Godzilla: Planet of the Monsters is a bland entry in a trilogy that has great potential. For a first course, there’s a distinct lack of flavor or complexity. The final minutes are the only saving grace and I hope that the second and third films make use of that grand wonder.
Satan’s Cheerleaders Blu-ray Review – Sacrifice This Snoozer At The Altar!
Starring Jack Kruschen, John Ireland, Yvonne De Carlo, Jacqueline Cole
Directed by Greydon Clark
Distributed by VCI
The ‘70s. Satanism. Sultry cheerleaders. Sex appeal. With these tools nearly any low-budget filmmaker should be able to turn out something that is, at the very least, entertaining. The last thing a viewer expects when tuning in to a film called Satan’s Cheerleaders (1977) is to be bored to tears. But that is exactly the reaction I had while watching director Greydon Clark’s wannabe cult comedy. Even on a visual level this film can’t be saved, and it was shot by Dean Cundey! No, unfortunately there isn’t a cinematic element in the world that can overcome a roster of bad actors and a storyline so poorly constructed it plays like it was written on the day. The only saving grace, minor as it may be, is the casting of John Ireland as Sheriff B.L. Bubb (cute), a hard-nosed shitkicker who adds all the gravitas he can muster. But a watchable feature cannot be built upon the back of a single co-star, as every grueling minute of Satan’s Cheerleaders proves.
The cheerleaders and jocks of Benedict High School rule the campus, doing what they want, when they want, with little else on their minds except for The Big Game. Their belittling attitudes rub school janitor (and stuttering dimwit) Billy (Jack Kruschen) the wrong way. What they don’t know is Billy is (somehow) the head of a local Satanic cult, and he plans to place a curse on the clothes (really) of the cheerleaders so they… suck at cheerleading? Maybe they’ll somehow cause the jocks to lose the big game? When Billy isn’t busy plotting his cursed plans, he spies on the girls in the locker room via a hidden grate in the wall. I guess he doesn’t think being a sexual “prevert” is fair trade enough; might as well damn them all, too. Billy has his own plans to kidnap the girls, for his Lord and Master Satan, and he succeeds with ease when the girls’ van breaks down on the highway; he simply offers them a ride and they all pile in. But when Ms. Johnson (Jacqueline Cole) gets hip to his plan the two tussle in the front seat and Billy winds up having a heart attack.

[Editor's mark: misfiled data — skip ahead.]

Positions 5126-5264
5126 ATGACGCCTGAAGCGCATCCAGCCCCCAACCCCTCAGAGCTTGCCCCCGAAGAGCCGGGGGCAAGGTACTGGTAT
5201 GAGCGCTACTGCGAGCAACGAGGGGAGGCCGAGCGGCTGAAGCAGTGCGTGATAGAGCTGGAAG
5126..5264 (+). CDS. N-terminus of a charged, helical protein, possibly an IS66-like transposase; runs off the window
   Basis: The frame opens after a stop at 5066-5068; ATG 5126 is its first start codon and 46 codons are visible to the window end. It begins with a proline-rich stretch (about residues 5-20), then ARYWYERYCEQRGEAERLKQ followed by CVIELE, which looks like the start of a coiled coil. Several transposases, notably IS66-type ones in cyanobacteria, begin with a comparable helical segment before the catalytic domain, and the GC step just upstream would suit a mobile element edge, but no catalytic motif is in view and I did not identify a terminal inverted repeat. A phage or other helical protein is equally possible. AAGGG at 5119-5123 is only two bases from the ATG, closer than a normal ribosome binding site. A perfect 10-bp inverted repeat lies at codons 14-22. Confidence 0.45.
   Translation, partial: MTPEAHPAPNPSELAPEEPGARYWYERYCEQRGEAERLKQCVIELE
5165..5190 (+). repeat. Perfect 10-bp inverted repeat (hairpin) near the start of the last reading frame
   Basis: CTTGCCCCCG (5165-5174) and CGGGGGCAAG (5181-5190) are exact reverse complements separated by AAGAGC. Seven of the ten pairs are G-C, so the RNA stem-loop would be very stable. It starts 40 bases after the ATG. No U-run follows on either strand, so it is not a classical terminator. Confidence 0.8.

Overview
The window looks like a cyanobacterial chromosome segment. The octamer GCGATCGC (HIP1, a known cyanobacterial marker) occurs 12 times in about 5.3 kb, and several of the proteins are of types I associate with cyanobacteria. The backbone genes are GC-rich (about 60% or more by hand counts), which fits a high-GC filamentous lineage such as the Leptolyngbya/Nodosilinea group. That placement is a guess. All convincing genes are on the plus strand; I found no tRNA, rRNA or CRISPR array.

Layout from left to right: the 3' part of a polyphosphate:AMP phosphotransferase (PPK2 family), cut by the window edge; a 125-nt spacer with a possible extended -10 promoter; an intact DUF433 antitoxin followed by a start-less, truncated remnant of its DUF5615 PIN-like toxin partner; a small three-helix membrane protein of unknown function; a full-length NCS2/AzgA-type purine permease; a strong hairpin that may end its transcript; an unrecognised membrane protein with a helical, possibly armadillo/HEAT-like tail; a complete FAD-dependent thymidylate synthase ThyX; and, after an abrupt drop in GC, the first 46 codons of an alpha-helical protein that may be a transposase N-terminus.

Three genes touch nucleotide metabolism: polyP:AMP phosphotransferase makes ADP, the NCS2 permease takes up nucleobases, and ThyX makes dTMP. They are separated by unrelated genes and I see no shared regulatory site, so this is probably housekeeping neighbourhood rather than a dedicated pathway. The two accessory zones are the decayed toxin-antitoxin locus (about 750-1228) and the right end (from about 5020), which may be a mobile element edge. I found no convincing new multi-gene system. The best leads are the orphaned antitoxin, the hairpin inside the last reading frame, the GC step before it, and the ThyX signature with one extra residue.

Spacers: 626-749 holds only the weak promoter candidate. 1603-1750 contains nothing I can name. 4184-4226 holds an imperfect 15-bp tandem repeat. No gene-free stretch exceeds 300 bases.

The squad runs off in search of help, coming across the office of Sheriff B.L. Bubb (John Ireland), who, as the name implies, may be a legit Satanist. Bubb invites the girls inside, where they meet his wife, Emmy (Yvonne De Carlo), High Priestess of their quaint little satanic chapter. While the girls get acquainted with Emmy, Bubb runs off to find Billy, who isn’t actually dead. Wait, scratch that, Bubb just killed him for… some reason. The girls figure out things aren’t so rosy here at the Bubb estate, so they hatch an escape plan and most make it to the forest. The few that are left behind just kinda hang out for the rest of the film. Very little of substance happens, and the pacing moves from “glacial” to “permafrost”, before a semi-psychedelic ending arrives way too late.
“Haphazard” is one of many damning terms I can think of when trying to make sense of this film. The poster says the film is “Funnier Than The Omen… Scarier Than Silent Movie” which, objectively, is a true statement, though this film couldn’t hope to be in the same league as any of the sequels to The Omen (1976) let alone the original. It is a terminal bore. Every attempt at humor is aimed at the lowest common denominator – and even those jokes miss by a wide berth. True horror doesn’t even exist in this universe. The best I can say is some of the sequences where Satan is supposedly present utilize a trippy color-filled psychedelic shooting style, but it isn’t anything novel enough to warrant a recommendation. Hell, it only happens, like, twice anyway. The rest of the film is spent listening to these simple-minded sideline sirens chirp away, dulling the enthusiasm of viewers with every word.
A twist ending that isn’t much of a twist at all is the final groan for this lukewarm love letter to Lucifer. None of the actors seem like they know what the hell to be doing, and who can blame them with material like this? I had hoped for some sort of fun romp with pompoms and pentagram, like Jack Hill’s Swinging Cheerleaders (1974) for the Satanic set, but Clark provides little more than workmanlike direction; even Cundey’s cinematography is nothing to want on a resume.
Viewers have the option of watching either a “Restored” or “Original Transfer” version of the 1.78:1 1080p picture. Honestly, I didn’t find a ton of difference between the two, though the edge likely goes to the restored version since the title implies work has been done to make it look better. Colors are accurate but a little bland, and definition just never rises above slightly average. Film grain starts off heavy but manages to smooth out later on. Very little about the picture is emblematic of HD but given the roots this is probably the best it could ever hope to look.